Despite this week's cold front sweeping the U.S., the new data from NOAA show the Earth had the highest November temperature on record in 2013.
According to the National Oceanic and Atmospheric Administration (NOAA) National Climatic Data Center, State of the Climate: Global Analysis, 2013 (through November) tied for the fourth highest temperature for the first eleven months of any year on record:
"The average temperature across global land and ocean surfaces during November 2013 was record highest for November in the 134-year period of record, at 0.78°C (1.40°F) above the 20th century average. This surpasses the previous record set in 2004 by 0.03°C (0.05°F)."
"The globally-averaged temperature across land and ocean surfaces for the first eleven months of 2013 (January-November) was 0.62°C (1.06°F) above the 20th century average, tying with 2002 as the fourth warmest January-November on record."
By highest "of record," NOAA means it's the highest since it began tracking global temperatures in 1880.
Still, here's the ranking (1880-2013) of every month so far in 2013:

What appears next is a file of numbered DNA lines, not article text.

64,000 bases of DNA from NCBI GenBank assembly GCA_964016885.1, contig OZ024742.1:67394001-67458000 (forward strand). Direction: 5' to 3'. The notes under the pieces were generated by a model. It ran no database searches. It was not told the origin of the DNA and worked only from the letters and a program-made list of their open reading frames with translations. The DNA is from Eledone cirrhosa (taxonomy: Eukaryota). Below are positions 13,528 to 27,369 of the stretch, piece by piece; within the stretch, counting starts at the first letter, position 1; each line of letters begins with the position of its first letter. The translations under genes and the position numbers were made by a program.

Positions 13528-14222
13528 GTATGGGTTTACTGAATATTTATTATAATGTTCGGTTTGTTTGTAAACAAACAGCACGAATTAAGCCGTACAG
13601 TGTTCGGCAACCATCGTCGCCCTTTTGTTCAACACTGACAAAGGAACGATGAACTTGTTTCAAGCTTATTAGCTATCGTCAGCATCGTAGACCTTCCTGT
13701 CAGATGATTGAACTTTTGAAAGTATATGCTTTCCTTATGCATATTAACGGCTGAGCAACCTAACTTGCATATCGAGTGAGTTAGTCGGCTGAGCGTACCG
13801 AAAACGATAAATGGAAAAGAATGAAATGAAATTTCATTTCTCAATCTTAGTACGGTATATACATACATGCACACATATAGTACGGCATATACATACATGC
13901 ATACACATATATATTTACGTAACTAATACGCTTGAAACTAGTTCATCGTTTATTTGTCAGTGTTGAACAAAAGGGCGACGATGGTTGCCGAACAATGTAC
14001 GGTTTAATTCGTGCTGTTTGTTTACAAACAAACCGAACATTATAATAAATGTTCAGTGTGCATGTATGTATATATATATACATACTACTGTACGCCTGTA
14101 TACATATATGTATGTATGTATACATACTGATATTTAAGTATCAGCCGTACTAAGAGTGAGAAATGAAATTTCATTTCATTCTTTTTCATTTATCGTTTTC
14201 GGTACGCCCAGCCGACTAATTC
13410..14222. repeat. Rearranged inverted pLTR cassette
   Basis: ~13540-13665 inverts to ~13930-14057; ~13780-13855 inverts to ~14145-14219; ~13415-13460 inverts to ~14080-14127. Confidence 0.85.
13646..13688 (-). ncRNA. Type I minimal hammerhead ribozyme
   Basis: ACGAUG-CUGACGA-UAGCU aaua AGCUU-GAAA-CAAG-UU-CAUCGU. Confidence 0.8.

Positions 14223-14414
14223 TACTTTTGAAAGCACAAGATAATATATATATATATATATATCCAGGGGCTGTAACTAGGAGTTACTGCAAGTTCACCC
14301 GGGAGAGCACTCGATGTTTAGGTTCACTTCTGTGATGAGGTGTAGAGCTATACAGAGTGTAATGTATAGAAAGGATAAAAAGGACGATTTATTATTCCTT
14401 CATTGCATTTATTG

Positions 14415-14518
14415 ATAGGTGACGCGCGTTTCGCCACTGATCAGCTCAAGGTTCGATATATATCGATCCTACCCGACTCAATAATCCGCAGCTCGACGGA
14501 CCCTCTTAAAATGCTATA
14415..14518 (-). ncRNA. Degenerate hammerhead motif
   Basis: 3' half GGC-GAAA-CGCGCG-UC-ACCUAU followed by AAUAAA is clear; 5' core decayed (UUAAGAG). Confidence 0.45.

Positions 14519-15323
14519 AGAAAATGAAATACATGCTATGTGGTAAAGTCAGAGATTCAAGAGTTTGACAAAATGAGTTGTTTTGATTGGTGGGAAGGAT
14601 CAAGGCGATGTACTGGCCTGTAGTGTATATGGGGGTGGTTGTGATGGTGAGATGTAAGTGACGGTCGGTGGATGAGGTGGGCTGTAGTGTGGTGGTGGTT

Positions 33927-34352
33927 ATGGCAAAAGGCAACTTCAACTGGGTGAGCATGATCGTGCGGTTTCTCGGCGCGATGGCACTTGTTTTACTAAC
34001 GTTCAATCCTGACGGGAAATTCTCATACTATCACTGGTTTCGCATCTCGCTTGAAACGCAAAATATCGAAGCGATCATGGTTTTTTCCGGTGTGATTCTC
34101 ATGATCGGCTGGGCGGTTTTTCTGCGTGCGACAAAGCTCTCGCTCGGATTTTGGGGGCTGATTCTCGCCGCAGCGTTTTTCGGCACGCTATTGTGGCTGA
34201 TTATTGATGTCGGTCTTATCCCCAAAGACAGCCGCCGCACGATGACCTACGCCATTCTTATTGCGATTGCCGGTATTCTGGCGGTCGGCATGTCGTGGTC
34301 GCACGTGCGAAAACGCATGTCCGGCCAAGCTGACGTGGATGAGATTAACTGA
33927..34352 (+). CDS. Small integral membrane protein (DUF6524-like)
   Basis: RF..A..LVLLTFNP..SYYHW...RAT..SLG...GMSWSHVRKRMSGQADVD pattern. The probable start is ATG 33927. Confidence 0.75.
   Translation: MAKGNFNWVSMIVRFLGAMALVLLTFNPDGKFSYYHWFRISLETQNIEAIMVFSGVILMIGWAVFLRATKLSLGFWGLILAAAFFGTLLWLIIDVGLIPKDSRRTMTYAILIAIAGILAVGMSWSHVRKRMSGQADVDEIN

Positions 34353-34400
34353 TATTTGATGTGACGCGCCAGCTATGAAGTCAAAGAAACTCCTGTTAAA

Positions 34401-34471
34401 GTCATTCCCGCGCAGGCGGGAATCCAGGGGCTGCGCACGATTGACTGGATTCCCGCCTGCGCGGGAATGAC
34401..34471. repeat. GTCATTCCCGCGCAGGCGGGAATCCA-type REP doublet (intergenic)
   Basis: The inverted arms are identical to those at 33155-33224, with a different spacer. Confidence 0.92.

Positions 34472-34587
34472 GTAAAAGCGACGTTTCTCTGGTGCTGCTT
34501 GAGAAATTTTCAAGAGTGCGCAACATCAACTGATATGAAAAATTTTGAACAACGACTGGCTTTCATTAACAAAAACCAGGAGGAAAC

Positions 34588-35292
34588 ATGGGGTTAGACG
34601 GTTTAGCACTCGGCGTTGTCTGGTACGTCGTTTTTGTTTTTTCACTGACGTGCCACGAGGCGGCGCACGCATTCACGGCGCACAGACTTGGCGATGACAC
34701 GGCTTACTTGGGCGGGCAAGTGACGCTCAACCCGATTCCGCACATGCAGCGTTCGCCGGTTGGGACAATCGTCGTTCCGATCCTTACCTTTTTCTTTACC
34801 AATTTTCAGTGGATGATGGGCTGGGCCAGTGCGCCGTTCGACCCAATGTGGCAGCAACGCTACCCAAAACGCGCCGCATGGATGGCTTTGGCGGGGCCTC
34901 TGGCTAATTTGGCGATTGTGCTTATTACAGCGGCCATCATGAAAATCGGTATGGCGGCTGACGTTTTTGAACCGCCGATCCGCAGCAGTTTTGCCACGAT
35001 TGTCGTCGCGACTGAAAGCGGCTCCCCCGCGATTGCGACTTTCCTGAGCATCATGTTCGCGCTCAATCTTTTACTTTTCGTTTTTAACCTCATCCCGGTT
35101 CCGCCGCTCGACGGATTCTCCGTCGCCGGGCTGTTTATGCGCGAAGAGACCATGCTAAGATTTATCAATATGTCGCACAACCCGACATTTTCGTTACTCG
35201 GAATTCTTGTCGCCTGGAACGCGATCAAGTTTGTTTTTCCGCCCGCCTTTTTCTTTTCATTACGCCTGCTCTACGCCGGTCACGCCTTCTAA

Highest November on record
7th highest October on record
4th highest September on record - tied with 2003
4th highest August on record - tied with 2005
6th highest July on record
5th highest June on record - tied with 2006
3rd highest May on record - tied with 1998 and 2005
13th highest April on record
10th highest March on record - tied with 2010
9th highest February on record - tied with 2003
9th highest January on record - tied with 1995
Of course, 134 years isn't much of a sample. As National Geographic notes, the Earth was much warmer 144 million years ago than it is now, and has since been much colder several times:
"Earth's climate has changed many times. For example, fossils from the Cretaceous period (144 to 65 million years ago) show that Earth was much warmer than it is today. Fossilized plants and animals that normally live in warm environments have been found at much higher latitudes than they could survive at today. For instance, breadfruit trees, now found on tropical islands, grew as far north as Greenland."
"Earth has also experienced several major ice ages-at least four in the past 500,000 years."